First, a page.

tim   .


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.   hunkin




Like many children, I enjoyed playing with fireworks, blowing up toys and models in our sandpit. As a teenager, with a Polish friend called Biro, we  found a chemist in Stoke Newington that would sell us dangerous chemicals like magnesium powder and potassium chlorate. (I think we forged a letter from Biro’s mother to persuade the chemist). We got quite good at making our own fireworks. At Cambridge I met the Bicknell family, who did their own firework displays – joining individual fireworks together with fuse to make elaborate set pieces and quick-fire sequences of aerial shells and rockets. Inspired by this I started doing my own firework shows for the Cambridge balls and other events.
At the time there were no regulations – anyone could let off fireworks almost anywhere. The main problem was getting hold of the fireworks as Brocks and Standard were very slow old fashioned companies. Imported fireworks (at first just from Malta) became available in the early 70s.

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A show for a farmer. The milk pail gradually filled up, getting brighter and brighter.

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Display for Cambridge university engineering dept 1973

Wilf climbed into the rocket, which then tipped over and slid along a steel cable to the moon, where Wilf reappeared. I met Wilf Scott while doing a show at Camden lock. He was living in a caravan on the site. Wilf joined me doing shows and went on to make a whole career out of it. He is brilliant at talking about fireworks and persuading people to spend large amounts of money on them.

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All the sets were made of thick cardboard, which didn't burn well. For this show we put a flame thrower (just a pipe from a propane cylinder without a regulator) in the finger.

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Wilf had met Simon Loftus, the organiser, and told me the budget was 500 (the largest we had ever had). Simon was horrified when he saw the invoice after the show, he had actually said 50. Fortunately the faire had made a healthy profit so we got all the money.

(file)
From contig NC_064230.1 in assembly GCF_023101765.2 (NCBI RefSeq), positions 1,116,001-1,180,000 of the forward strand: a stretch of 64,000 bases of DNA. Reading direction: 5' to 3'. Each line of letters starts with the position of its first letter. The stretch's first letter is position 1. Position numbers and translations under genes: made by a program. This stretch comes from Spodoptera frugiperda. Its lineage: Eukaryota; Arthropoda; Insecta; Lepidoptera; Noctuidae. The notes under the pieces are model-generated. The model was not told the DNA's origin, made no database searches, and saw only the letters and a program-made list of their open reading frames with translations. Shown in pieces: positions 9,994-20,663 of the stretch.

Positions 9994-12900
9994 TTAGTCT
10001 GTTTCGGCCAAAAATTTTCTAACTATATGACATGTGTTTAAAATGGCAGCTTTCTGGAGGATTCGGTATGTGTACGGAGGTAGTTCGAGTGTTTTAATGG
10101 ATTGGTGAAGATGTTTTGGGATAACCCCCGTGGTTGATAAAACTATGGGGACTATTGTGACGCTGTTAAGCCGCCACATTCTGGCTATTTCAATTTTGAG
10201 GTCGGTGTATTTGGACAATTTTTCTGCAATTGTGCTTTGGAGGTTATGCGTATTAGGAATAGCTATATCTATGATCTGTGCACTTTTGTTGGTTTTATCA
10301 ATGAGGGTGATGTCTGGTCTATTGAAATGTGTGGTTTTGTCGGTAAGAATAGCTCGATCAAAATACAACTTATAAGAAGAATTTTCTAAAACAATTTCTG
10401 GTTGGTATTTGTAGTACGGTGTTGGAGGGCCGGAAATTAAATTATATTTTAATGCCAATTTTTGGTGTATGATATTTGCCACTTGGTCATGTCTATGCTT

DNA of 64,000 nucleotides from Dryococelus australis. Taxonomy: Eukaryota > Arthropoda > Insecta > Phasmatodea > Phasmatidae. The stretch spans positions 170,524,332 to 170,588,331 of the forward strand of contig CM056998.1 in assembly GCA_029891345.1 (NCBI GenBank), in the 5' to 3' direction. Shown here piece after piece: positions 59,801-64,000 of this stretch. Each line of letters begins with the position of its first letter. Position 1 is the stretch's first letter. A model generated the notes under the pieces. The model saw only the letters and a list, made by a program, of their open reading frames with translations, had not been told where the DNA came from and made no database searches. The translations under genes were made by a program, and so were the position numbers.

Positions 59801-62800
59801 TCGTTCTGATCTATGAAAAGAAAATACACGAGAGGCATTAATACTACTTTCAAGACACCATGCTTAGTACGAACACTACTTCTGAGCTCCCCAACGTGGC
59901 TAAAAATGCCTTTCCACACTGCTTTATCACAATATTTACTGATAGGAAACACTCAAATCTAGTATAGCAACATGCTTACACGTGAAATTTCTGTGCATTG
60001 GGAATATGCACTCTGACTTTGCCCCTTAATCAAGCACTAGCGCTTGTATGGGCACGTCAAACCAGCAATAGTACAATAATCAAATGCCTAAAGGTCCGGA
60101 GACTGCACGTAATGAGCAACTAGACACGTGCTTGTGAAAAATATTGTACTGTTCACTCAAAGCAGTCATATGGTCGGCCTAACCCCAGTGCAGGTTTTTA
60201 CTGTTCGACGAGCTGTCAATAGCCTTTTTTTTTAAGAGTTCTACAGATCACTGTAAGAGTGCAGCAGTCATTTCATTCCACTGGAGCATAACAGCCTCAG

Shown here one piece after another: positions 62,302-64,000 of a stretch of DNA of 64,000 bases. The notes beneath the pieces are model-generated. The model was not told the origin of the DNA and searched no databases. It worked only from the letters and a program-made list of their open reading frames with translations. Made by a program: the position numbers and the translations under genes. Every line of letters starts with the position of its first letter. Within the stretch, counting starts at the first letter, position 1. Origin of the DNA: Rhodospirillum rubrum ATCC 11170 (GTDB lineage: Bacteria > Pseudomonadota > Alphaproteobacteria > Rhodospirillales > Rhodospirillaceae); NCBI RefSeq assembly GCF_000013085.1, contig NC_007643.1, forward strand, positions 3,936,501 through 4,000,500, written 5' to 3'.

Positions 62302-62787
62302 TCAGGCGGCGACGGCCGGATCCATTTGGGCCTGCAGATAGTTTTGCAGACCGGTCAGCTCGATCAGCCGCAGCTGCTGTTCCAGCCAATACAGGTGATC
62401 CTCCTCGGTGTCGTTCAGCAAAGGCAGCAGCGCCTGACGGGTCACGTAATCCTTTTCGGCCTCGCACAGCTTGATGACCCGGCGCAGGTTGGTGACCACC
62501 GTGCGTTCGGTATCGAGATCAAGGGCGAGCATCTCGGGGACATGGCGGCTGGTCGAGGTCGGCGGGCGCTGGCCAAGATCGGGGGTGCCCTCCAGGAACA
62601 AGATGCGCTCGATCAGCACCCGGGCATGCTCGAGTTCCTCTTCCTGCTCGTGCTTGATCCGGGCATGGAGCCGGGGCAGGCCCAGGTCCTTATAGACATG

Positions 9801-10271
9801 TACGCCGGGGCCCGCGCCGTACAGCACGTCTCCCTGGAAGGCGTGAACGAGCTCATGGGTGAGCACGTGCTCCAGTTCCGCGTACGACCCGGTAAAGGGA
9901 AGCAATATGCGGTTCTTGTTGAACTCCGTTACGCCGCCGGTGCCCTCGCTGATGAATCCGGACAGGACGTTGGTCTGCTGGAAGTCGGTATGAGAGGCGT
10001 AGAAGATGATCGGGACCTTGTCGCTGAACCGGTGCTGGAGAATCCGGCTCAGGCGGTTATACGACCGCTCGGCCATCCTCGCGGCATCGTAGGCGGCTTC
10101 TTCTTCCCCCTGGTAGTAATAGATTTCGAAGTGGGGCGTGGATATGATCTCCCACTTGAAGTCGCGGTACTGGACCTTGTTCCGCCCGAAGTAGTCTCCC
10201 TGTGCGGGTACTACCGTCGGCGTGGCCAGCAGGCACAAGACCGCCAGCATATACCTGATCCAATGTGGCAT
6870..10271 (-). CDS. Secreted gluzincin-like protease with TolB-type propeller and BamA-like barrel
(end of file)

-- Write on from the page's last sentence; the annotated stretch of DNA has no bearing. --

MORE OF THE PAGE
The next year Wilf wrote a story called 'The curried eggs of Barsham' to accompany the show. I don’t think the audience ever followed what was going on, particularly because the eggs (40 huge hydrogen balloons with fuses attached,  so they exploded in mid air), flew horizontally in the strong wind and were never seen by the audience, or by me. Years later I met someone who had been driving home and saw them all explode. He said it was the best thing he had ever seen.

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Wilf and I stood on the platform in the middle holding flame throwers, while the monsters flew along steel cables to attack us. A good idea, but the audience were so far away they could hardly see anything.

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I stopped doing public firework shows in 1980 after a ghastly incident. One of my assistants had been asked for a banger to start a running race. I gave him a spanish ‘galapadores’ with precise instructions how to use it. He in turn gave it to the race organiser who in turn gave it to a fourth person to light. By this time the instructions had become completely garbled and the man, not realising that fuse burns almost instantaneously down piped match, was still holding the banger in his hand when it went off. He lost part of a finger. He also happened to be an off-duty policeman so I spent a terrifying afternoon being ‘interviewed’ in Scotland Yard.

  Bonfires            Aerial pigs and sheep



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